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During 2017, approximately 810 women died daily from preventable causes related to pregnancy and childbirth. Between 2000 and 2017, the maternal mortality ratio (MMR), the number of maternal deaths per 100 000 live births, dropped by about 38% worldwide. 94% of all maternal deaths occur in low and lower-middle-income countries. (Trends in maternal mortality: 2000 to 2017: estimates by WHO, UNICEF, UNFPA, World Bank Group and the United Nations Population Division. Geneva: World Health Organization; 2019).: Monitoring the situation of children and women : Monitoring the situation of children and women. maternal mortality used to be widely acknowledged as a general indicator of the overall health of a population, of the status of women in society, and of the functioning of the health system (Reproductive Health Indicators: Guidelines for their generation, interpretation, and analysis for global monitoring.  WHO: 2006). The author decided to review the major causes of illnesses contributing to mortality, in order to highlight the prevention of disease amongst women.

According to the literature, the biggest threats to women’s health are often preventable. Here is what one needs to know to live a longer, healthier life. Many of the leading threats to women’s health can be prevented if you know how. The top causes of death amongst adult women in the U.S. include heart disease, cancer, chronic lower respiratory disease, stroke, Alzheimer’s disease, and unintentional injuries, according to statistics from the Centers for Disease Control and Prevention (1998-2020 Mayo Foundation for Medical Education and Research).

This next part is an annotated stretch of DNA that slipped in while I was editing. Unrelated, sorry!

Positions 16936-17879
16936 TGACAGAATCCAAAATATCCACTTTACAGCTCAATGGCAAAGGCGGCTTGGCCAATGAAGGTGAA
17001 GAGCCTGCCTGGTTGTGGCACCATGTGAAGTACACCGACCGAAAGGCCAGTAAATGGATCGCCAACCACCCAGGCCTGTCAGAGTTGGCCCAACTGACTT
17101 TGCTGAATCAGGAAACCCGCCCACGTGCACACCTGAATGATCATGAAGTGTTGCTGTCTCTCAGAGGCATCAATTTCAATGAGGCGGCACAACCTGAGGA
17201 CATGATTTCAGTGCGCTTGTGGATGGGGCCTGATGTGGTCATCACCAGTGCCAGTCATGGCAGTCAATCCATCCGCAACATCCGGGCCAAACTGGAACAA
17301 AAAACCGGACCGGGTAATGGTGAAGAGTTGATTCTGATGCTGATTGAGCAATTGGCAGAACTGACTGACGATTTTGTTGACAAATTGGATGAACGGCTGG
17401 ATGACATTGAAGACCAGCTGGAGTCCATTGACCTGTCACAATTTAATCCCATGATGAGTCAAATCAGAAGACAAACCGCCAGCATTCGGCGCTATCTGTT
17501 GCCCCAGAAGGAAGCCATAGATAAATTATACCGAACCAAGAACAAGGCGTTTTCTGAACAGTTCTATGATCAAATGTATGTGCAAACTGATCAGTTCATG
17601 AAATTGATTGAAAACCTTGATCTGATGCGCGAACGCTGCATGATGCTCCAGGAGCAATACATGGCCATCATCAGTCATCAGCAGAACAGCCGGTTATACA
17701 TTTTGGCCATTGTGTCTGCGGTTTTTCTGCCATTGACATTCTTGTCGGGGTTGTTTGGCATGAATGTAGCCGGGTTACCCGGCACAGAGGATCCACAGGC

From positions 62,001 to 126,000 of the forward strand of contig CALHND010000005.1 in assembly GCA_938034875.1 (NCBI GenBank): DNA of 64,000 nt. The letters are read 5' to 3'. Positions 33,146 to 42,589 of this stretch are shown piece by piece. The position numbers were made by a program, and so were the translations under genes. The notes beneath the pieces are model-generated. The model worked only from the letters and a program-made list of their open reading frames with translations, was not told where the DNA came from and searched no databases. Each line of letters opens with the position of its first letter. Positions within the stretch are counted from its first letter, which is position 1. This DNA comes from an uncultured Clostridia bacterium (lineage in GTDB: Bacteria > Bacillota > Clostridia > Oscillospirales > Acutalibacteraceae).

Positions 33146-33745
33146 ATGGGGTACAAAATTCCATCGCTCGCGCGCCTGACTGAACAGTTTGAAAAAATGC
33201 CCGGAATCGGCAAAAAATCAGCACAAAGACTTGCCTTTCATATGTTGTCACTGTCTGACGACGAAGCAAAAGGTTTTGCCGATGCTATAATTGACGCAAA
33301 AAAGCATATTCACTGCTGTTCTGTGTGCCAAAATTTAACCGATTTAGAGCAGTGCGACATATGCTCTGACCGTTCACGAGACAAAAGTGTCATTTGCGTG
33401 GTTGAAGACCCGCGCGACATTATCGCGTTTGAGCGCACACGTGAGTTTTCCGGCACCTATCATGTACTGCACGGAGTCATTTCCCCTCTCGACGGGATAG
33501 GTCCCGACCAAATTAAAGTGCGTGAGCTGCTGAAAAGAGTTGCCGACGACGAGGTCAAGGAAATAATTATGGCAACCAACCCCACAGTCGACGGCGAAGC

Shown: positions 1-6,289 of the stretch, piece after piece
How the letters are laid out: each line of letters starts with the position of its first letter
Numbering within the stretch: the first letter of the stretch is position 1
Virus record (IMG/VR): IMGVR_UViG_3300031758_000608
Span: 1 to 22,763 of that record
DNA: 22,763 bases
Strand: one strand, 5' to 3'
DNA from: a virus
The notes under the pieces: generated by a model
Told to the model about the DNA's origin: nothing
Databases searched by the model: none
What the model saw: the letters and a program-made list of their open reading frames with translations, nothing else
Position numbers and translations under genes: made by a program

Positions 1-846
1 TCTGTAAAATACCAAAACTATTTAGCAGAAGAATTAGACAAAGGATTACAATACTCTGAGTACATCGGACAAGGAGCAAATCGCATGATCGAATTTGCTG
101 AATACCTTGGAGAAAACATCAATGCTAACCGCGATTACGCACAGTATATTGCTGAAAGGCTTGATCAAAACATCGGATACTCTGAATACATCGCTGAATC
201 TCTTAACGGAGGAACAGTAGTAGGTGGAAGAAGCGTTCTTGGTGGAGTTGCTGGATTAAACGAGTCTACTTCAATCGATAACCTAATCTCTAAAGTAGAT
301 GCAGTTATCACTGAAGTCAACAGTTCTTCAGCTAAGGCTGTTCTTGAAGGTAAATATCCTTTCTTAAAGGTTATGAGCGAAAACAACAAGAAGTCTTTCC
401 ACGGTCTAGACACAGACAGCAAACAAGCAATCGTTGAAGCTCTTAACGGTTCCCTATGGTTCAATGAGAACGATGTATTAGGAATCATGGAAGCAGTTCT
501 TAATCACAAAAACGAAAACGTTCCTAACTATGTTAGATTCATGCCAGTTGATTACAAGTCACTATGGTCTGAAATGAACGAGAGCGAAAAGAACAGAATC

Women, especially young women, are largely affected by HIV/AIDS in South Africa. According to the United Nations’ latest statistics, roughly 4 100 00 women are living with HIV in South Africa. Women, as well as men, are encouraged to take regular HIV tests and to practice safe sex.

Other leading causes of death are diabetes mellitus, cerebrovascular accidents, hypertension, and cancer.

Prevent diseases and facilitate healthy lifestyles

Manage stress

Stress can have significant health consequences, from infertility to higher risks of depression, anxiety, and heart disease. Find the stress-reduction method that works for you and stick with it.

Stop dieting

Eating healthy does not mean you have to forgo your favourite glass of wine or a piece of chocolate cake now and then. The key is moderation. Get a mix of lean proteins, healthy fats, smart carbohydrates, and fibre.

Too much-absorbed calcium

This can increase the risk of kidney stones and may even increase the risk of heart disease. If you are under 50, shoot for 1 000 milligrams per day, while over-50 women should be getting 1 200 milligrams per day mainly through diet – about three servings of calcium-rich foods such as milk, salmon, and almonds

Do more than cardio

Women need a mix of cardio and resistance or weight-bearing exercise at least three to five times a week to help prevent osteoporosis, heart disease, cancer, and diabetes. Exercise also promotes a good self-image, which is really important to a woman’s mental health.

Appreciate birth control

Birth control gets a bad rap, but not only can it keep you from getting pregnant before you’re ready, but studies also show it can lower the risk of uterine and ovarian cancer as well as regulate your cycle.

See your doctor every year

Make sure you get a Pap test to check for cervical cancer every 3 years if you are 21 or older. If you are 30-65, you can get both a Pap test and an HPV test every 5 years.

Have good sex

Sex reduces stress and may lower the risk of chronic disease.

Get more sleep

Sleep needs differ, but if you have trouble getting out of bed, tire easily, or have trouble concentrating, you likely are not getting enough. Recent studies suggest this can put you at greater risk of heart disease and psychological problems.

Healing is a matter of time, but it is sometimes also a matter of opportunity.